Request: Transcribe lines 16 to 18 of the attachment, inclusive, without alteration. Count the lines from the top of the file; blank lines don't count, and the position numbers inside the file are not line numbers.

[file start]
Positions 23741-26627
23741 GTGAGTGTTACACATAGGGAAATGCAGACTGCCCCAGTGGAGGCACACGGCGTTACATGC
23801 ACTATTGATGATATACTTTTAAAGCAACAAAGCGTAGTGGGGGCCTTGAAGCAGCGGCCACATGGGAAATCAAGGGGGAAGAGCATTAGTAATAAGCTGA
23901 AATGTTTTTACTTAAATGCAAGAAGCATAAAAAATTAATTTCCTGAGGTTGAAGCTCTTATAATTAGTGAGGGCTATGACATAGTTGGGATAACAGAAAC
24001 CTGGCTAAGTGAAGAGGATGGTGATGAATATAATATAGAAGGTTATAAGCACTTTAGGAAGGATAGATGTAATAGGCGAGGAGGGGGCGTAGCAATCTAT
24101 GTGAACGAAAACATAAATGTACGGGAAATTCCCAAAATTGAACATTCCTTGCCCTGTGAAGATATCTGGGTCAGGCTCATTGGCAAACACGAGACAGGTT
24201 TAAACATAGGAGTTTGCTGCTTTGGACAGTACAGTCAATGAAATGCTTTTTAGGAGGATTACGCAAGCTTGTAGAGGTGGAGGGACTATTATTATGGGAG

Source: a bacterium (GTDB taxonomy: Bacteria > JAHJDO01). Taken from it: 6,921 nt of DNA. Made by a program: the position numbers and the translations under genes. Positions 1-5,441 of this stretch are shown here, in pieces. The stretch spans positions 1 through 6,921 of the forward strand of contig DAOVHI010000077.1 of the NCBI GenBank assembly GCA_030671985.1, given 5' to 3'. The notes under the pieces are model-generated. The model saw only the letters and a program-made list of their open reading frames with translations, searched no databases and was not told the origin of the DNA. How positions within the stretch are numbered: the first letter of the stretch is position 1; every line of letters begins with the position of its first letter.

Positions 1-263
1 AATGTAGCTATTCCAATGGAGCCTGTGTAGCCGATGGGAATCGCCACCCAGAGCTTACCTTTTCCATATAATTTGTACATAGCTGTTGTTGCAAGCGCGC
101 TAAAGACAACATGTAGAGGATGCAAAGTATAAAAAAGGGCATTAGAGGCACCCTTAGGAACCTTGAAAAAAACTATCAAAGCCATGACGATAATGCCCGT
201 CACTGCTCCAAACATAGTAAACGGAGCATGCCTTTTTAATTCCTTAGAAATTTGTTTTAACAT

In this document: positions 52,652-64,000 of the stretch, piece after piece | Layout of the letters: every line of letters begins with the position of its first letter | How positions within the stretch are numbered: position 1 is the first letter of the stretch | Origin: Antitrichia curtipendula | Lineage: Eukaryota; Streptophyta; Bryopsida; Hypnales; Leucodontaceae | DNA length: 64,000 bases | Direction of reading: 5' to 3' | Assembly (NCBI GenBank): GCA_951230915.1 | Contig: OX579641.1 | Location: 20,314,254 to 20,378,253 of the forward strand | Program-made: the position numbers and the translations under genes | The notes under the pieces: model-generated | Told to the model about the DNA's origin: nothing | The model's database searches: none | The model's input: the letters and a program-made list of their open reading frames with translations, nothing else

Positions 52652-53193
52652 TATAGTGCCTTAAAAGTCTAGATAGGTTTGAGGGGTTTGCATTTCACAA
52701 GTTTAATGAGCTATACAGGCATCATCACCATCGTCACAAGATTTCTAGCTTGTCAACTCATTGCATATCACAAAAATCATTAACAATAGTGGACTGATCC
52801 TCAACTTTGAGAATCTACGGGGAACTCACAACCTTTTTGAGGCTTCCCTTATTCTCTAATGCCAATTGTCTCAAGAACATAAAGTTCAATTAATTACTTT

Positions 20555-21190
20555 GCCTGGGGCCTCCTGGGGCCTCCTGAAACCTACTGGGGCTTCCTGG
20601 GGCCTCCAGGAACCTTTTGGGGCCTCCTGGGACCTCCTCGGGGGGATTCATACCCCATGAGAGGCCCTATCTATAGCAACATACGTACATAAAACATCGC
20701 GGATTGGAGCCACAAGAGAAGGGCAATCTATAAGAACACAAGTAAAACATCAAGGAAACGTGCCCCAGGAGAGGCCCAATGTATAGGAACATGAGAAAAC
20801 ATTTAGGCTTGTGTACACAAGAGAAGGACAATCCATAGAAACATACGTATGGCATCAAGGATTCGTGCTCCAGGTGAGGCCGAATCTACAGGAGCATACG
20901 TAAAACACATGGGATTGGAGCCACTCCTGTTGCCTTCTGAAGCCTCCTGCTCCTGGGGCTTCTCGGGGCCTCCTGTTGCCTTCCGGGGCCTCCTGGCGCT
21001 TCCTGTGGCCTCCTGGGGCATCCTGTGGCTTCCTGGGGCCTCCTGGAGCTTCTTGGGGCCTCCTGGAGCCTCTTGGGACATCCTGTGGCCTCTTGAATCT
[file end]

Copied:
52701 GTTTAATGAGCTATACAGGCATCATCACCATCGTCACAAGATTTCTAGCTTGTCAACTCATTGCATATCACAAAAATCATTAACAATAGTGGACTGATCC
52801 TCAACTTTGAGAATCTACGGGGAACTCACAACCTTTTTGAGGCTTCCCTTATTCTCTAATGCCAATTGTCTCAAGAACATAAAGTTCAATTAATTACTTT

Positions 20555-21190